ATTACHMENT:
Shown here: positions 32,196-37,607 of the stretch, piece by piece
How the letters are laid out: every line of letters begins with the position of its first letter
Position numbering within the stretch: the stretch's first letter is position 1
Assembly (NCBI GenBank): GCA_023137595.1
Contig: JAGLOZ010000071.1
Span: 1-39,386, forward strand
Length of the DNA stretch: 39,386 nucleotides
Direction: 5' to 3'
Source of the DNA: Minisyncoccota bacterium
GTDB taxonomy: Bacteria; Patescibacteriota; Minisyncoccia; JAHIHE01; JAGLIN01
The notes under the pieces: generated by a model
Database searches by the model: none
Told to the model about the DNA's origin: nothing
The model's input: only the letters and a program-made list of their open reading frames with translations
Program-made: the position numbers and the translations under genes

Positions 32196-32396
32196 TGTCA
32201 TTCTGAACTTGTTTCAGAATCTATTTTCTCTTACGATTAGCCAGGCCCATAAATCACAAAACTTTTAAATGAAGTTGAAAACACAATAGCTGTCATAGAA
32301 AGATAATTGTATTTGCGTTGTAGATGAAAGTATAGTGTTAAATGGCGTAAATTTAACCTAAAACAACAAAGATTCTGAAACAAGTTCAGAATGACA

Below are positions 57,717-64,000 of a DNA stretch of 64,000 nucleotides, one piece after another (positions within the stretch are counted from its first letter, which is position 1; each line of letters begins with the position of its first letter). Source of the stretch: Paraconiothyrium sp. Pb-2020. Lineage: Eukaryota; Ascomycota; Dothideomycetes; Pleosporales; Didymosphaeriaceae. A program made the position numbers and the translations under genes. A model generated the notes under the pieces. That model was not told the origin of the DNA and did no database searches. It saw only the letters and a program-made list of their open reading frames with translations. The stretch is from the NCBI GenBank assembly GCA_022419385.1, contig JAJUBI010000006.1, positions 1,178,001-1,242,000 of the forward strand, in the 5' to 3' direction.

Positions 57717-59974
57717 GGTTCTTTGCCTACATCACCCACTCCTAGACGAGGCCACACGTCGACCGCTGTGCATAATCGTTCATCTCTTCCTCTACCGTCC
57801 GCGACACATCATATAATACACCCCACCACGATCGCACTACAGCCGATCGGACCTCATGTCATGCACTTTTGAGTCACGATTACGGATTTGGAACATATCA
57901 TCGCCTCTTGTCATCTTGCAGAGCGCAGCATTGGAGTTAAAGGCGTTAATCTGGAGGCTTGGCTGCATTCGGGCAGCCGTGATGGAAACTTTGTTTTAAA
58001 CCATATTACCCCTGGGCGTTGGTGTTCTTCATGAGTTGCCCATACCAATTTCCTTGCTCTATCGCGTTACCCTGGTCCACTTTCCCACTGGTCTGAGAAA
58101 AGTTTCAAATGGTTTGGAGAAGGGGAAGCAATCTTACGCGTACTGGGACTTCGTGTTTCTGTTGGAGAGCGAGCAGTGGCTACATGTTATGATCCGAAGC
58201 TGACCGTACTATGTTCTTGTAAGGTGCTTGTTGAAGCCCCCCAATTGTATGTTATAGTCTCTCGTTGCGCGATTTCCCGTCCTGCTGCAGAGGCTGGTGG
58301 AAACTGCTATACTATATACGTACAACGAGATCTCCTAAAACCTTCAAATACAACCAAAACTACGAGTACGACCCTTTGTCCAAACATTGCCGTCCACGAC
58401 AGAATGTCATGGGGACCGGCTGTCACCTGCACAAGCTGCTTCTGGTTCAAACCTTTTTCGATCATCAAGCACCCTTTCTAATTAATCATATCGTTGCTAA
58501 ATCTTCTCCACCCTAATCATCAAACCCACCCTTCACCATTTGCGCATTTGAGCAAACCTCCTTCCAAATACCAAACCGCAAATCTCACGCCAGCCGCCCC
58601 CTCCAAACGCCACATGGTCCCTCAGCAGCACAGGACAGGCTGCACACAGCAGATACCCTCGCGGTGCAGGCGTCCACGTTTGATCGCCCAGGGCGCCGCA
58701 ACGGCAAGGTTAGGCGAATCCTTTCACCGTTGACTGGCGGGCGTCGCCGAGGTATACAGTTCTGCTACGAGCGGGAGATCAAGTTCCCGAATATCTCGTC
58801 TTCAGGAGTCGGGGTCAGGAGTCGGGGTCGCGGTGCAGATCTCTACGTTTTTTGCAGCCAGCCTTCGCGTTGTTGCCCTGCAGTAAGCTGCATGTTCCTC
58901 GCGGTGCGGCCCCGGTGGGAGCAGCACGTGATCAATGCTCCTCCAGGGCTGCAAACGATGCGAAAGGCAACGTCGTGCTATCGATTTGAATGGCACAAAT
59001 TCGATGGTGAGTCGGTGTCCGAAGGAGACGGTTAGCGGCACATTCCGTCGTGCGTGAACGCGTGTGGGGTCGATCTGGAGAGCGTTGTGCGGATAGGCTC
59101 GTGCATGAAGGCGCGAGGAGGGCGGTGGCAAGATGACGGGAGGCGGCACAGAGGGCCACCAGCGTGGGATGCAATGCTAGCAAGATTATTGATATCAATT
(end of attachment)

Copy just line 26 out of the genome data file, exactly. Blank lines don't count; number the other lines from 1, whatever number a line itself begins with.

58101 AGTTTCAAATGGTTTGGAGAAGGGGAAGCAATCTTACGCGTACTGGGACTTCGTGTTTCTGTTGGAGAGCGAGCAGTGGCTACATGTTATGATCCGAAGC